It’s best not to be presumptuous as a tenant. This is a country that favours landlords – and for every landlord who’s desperate to avoid vacancy, there’s a fussier one who’s happy to bear the cost of kicking people out. That may be your landlord, so be careful even with these “small things”:
1. You get a small pet, or foster an animal, after you’ve signed the lease
Say you signed the lease four months ago, and declared you have no pets. But now you decide to foster a poor kitten for a month, or your girlfriend wants to buy a chinchilla. These are small things that your landlord won’t mind right?
Wrong: some landlords feel animals mess up the house (yes, even a goldfish). And if you agreed to having no pets on the lease, they can kick you out for it – even if you’re “just fostering an animal for a few months.”
So always get your landlord’s permission to bring in an animal; even if you’re just helping to look after a friend’s dog on the long weekend.
(PS: Some Chinese landlords will refuse to allow black cats or dogs into the property, for superstitious reasons).
2. You didn’t tell the landlord you lost the security pass or house key
Maybe you misplaced it. Or maybe, someone stole it and noted where you’re staying.
If they break in and steal stuff, you’ll face a double whammy: not only have you been robbed, you now have to explain to the landlord (and police) why there was no sign of forced entry.
The same goes for keys like the mailroom key. If you’re not the only tenant, consider the consequences: a thief with the key could pilfer financial statements, medical reports, fresh credit cards, etc.
If you reveal you lost the key, your landlord may decide to change the locks; and yes, you might have to pay for it. But it’s still better than the alternative, like a thief getting access to the house.
3. You borrow from licensed or unlicensed moneylenders, and you use the address
Don’t. Not even if it’s a few hundred dollars to tide you over till next week*.
Doing this can transform the mildest landlord into a raging demon who wants to eat your soul. When demands for repayment start, the mailbox will be bombarded with threatening letters. And some loan sharks have gone so far as to disguise themselves as food delivery, just to reach the front door (don’t assume condo security is full proof).
If there are other tenants in the house, you can be sure they’ll complain to the landlord when debt collectors arrive. And if you borrowed from loan sharks, their runners’ shenanigans – like putting superglue in the locks – can make the unit impossible to rent in future.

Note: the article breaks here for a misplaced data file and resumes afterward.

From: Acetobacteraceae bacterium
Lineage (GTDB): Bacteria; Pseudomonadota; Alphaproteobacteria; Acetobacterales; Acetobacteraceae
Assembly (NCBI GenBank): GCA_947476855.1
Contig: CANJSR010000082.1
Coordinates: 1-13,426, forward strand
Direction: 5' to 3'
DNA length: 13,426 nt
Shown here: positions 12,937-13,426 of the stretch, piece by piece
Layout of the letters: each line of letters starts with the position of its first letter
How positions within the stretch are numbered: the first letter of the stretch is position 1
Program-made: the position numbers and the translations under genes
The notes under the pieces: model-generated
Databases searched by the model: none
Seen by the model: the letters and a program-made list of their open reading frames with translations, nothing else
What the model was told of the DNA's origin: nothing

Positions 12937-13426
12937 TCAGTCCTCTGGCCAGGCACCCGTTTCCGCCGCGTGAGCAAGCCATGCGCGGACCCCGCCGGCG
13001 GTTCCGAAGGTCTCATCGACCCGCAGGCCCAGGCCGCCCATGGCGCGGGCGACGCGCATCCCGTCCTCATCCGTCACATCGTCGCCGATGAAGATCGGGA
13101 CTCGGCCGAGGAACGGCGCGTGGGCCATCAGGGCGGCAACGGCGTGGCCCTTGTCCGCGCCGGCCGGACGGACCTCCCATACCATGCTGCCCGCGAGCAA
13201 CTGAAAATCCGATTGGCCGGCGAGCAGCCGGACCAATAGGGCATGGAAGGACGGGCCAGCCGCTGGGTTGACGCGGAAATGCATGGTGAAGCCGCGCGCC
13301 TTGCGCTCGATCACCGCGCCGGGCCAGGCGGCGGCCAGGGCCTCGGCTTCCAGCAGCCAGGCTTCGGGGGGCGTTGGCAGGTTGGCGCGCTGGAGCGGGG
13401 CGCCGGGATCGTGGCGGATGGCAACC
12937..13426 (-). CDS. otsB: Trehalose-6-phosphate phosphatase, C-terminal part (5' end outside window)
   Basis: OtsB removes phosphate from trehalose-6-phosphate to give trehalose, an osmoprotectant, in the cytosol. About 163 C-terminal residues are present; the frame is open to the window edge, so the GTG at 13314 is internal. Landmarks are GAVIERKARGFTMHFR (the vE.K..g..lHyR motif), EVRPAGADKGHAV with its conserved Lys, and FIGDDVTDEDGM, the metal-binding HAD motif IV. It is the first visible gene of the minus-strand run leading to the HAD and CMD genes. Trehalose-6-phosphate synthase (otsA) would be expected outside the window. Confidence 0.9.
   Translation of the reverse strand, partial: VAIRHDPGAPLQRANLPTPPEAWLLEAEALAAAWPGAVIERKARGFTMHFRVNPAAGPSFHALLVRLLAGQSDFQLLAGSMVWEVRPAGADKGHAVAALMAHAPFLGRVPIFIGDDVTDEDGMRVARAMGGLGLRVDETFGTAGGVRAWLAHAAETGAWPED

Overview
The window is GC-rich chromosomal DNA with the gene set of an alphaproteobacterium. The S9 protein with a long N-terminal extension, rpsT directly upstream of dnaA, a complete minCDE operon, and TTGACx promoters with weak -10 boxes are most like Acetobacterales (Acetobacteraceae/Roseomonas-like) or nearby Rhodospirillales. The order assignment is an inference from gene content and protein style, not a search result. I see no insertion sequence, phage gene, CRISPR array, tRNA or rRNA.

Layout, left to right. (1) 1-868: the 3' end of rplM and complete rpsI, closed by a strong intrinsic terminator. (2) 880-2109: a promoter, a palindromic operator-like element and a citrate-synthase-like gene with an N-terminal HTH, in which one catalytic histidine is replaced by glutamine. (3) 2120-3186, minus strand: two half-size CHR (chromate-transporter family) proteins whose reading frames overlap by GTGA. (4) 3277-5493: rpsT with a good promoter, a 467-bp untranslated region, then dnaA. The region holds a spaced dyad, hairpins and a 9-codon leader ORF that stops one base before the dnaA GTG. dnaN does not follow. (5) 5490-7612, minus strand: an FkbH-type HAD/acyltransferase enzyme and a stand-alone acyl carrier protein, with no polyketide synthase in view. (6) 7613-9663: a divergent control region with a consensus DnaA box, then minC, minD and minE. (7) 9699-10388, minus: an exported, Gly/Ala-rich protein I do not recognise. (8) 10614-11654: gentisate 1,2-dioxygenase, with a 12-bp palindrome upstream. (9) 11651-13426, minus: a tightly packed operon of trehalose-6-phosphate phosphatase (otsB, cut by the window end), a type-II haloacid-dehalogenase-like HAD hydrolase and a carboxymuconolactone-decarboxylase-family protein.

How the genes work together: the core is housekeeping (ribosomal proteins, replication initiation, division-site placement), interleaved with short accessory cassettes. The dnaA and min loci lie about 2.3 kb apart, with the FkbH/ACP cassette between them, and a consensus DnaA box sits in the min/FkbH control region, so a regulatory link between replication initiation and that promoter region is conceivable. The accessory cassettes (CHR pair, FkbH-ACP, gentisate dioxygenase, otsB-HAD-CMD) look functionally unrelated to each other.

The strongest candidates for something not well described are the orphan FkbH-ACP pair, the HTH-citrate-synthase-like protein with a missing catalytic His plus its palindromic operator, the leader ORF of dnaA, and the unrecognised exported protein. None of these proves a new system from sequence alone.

Your landlord might do much more than just kick you out, and legal action might ensue.
*Full debt repayment is usually impossible if you borrow from illegal loan sharks.
4. You used your own unofficial handyman to fix damage, and didn’t tell your landlord
So you accidentally busted a pipe, or cracked the false ceiling. Accidents happen. But don’t even think of hiring a buddy who’s “really good with this sort of thing”, and paying him with drinks on Saturday night or something. It’s even worse if you want to conceal if from the landlord later.
For starters, you’re not supposed to be doing any sort of repairs or maintenance work without the landlord’s knowledge. Second, consider what happens if your unofficial handyman does even more damage to the house – your landlords’ home content insurance may not cover it.
(When a contractor damages a house, the damages are usually claimed from the contractor’s insurance – it cannot be claimed from the landlord’s home insurance).
Besides the risk of getting kicked out, you’ll be held liable for even more extensive damages, if your unofficial handyman’s “fix” goes wrong.
Also, note that temporary fixed can result in more serious issues later. A common cause of home fires, for instance, is unprofessional contractors who use electrical tape to hold together air-con wires. It may temporarily fix the unit, but it can also set the house on fire.
Always inform your landlord if you break something. Never try to hide it by getting it secretly repaired.
5. You let a friend use the address or property for business purposes
You should never let a friend use the property address for purposes like business registration (e.g. registering it as their address while listing themselves as a director), or providing an address for immigration reasons (e.g. they claim they are staying there while in Singapore, even though they live elsewhere).
If someone uses the address for business purposes, remember it could send creditors to the door. The mailbox might get choked with late payment notices, and debt collectors might come knocking by because the house is the registered address.
And if they’re doing something illegal, your landlord won’t be happy when he’s called down to the police station, because his house address is used.
Using the address is not “a small favour”, it can be a serious offence that gets you kicked out (and in trouble with the law).
What are some issues that trigger your landlord? Voice your thoughts in our comments section or on our Facebook community page.
If you enjoyed this article, 99.co recommends 7 Types of Landlords You’ll Encounter in Singapore, and How to Rent in Singapore when You have a Pet.
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Whether your HDB apartment is reaching the end of its Minimum Occupation Period (MOP) or your condo has crossed its Seller Stamp Duty (SSD) window, it is always good to know how much you can potentially gain if you were to list and sell your property. Not only that, you’ll also need to know whether your gains would allow you to right-size to the dream home in the neighbourhood you and your family have been eyeing.
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